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Apple's Billion Devices Give Its Augmented Reality the Edge Over Google

Later this year, Apple Inc. will put augmented reality software in as many as a billion mobile devices.

Alphabet Inc.'s Google beat Apple by three years in releasing AR tools, but its features are on very few phones and haven't gained wide acceptance. By contrast, Apple can easily pair its software and devices, an advantage that will help it quickly make up lost ground, developers say.

"When they make it available, my apps will be in millions of phones," said Alper Guler, who makes AR programs. "It's a major update which enables us to push forward far further."

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New Hires at Pinterest Hint at More Video Ads -- and New Categories -- to Come

Pinterest is undergoing an ad team reboot, picking off talent from top competitors Google and Facebook, as the company looks to infuse the site with more video and expand the types of brands it attracts.

Pinterest announced Thursday the hiring of a new head of ad products Jon Alferness, a 13-year veteran of shopping and travel products at Google. The announcement follows a lesser known, but equally telling, hire of Meredith Guerriero, who last worked at Facebook on its global strategy and commercialization of programmatic ad offerings.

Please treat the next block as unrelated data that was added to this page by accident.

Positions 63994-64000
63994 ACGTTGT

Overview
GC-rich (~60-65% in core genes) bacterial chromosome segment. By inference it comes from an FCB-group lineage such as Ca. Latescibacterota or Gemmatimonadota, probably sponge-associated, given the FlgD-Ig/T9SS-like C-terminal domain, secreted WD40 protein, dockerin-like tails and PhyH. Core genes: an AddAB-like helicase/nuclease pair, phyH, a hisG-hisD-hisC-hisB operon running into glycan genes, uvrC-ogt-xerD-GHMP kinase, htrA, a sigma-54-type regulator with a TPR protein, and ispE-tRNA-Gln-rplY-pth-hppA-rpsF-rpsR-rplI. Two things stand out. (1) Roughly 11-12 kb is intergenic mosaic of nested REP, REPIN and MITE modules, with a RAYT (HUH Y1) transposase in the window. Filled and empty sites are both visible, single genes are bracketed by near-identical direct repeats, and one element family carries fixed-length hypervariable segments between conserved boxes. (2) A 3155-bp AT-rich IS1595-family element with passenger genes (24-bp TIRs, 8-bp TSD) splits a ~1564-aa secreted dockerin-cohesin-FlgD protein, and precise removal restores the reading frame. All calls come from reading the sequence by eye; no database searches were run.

The latest hires round out a new ad staff that was recruited from agencies and brands. This year, Pinterest hired its first consumer goods lead from Mondelz and launched auto and entertainment verticals.

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'Game of Thrones' Season 7 Premieres on Sunday. One Major Marketer Capitalized.

"Game of Thrones" fanatics are counting down the days (three!) until the season 7 premiere, and KFC's "Lunchtime is Coming" spot played into the anticipation with actor Kristian Nairn, in character as Hodor, introducing the new chicken with rice.

KFC's ad, from BBH London, debuted at No. 4 in the weekly Viral Video chart, with nearly 14 million views. Budweiser's "A Dream Delivered" claimed the top spot, in which Star Wars actor and Marine Corps veteran Adam Driver delivers a college scholarship backed by Folds of Honor and Budweiser to the daughter of an Army veteran. That was produced by Vayner Media.

All top-five spots were new to the charts this week. And Samsung, which has claimed at least one top-10 spot every week since May 18, continued grabbing eyes with three. The tech company's videos attracted over 50 million views this week.

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Agency Acquisitions In 2017: Domino's Pizza 1, Publicis 0

Unconventional buyers for digital agencies is perhaps the biggest trend to come out of agency mergers and acquisitions in the first half of this year, according to a deals report by global marketing consultancy R3.

The cohort of so-called unconventional buyers includes Domino's Pizza Enterprises, Yelp, Time Inc., Salesforce, Periscope, Shiseido, Indiegogo, Snap, Globant, Beringer Capital and the Stagwell Group.